Route of Bluestar No. 9 Bus in Langley
Response from Hampshire County Council, March 2013
Thank you for your letter and enclosed petition received on 18 February 2013 regarding the Bluestar 9 bus route in Langley.
The Bluestar 9 is a commercial bus service and is not financially supported by, or under the control of, the County Council. The change of route late last year was a decision by the bus company based on their knowledge of the service and was duly registered with the Traffic Commissioner, part of the Department for Transport, and the service was approved. Commercial bus services may use any public road as long as they comply with any restrictions regarding access, speed, weight, width or height.
The bus company wished to simplify its services in the area so that they all had a common route as they believe that this is easier to market and is an approach which has worked well in other areas. The disadvantage in this case was that when they combined the approach with a change of route along Kings Ride, the result was that roads which had not previously had a bus service suddenly had over 40 journeys a day from before 6 in the morning until midnight.
As a result of concerns raised by local residents a meeting was arranged with Councillor McEvoy, Mark Keighley, Commercial Manager of Bluestar, and Peter Shelley, Head of Passenger Transport for the County Council, so that the bus company would be fully aware of issues raised by the local community and the options available to address these.
At the meeting Councillor McEvoy set out the concerns of residents but also asked whether it would be possible to retain a reduced service for Kings Ride if most journeys reverted to the former route as this had also been requested by those living locally. Mr Keighley outlined the company position, that they favoured all journeys following a standard route, and that he did not see that it would be possible for some journeys to go one way and some the other. In this context it was agreed to arrange a site meeting at the former terminus at Langley Farm to address any concerns, safety or otherwise, that the bus company might have had regarding returning the service to Lepe Road and terminating at the farm as before.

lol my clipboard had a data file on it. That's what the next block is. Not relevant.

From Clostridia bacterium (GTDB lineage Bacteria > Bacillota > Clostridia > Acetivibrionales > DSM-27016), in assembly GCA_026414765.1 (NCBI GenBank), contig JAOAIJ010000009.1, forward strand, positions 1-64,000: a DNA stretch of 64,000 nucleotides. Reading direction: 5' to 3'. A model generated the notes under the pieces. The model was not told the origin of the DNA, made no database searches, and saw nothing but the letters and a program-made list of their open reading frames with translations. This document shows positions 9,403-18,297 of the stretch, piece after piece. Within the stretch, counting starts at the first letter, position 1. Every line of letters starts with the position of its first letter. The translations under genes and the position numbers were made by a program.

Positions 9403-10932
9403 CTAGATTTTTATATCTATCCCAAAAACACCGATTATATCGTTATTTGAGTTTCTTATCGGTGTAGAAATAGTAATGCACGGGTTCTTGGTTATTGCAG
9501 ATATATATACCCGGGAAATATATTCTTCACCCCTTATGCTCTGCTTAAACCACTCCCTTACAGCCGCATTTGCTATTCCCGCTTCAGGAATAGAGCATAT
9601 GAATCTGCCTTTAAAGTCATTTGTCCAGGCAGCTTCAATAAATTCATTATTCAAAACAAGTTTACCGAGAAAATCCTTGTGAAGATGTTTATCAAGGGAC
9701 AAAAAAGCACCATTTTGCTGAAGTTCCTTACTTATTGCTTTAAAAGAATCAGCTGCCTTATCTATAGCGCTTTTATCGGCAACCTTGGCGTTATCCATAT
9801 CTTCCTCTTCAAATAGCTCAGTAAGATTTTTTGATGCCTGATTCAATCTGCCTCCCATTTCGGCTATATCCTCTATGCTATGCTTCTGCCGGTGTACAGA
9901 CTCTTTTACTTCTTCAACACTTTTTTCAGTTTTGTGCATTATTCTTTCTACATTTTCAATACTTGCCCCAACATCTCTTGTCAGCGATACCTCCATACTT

The meeting at Langley Farm took place at the end of February and included a representative of Cadland Estates as landowner. After some discussion, modest proposals were developed to meet the concerns of the bus company. Bluestar will need to reach agreement with Cadland Estates for a new licence and Mr Keighley agreed to confirm Bluestar intentions in March so that uncertainty would be removed and local concerns addressed.
As this is a commercial service, the route is not under the control of the County Council but is a matter for the bus company. Nonetheless through correspondence and through the meetings detailed above, the bus company is fully aware of the strength of local opinion. In addition, the County Council has moved to ensure that there are no obstacles to the reinstatement of Langley Farm as a terminus so that this is again available to the bus company.
Councillor Melville Kendal
Executive Member for Environment and Transport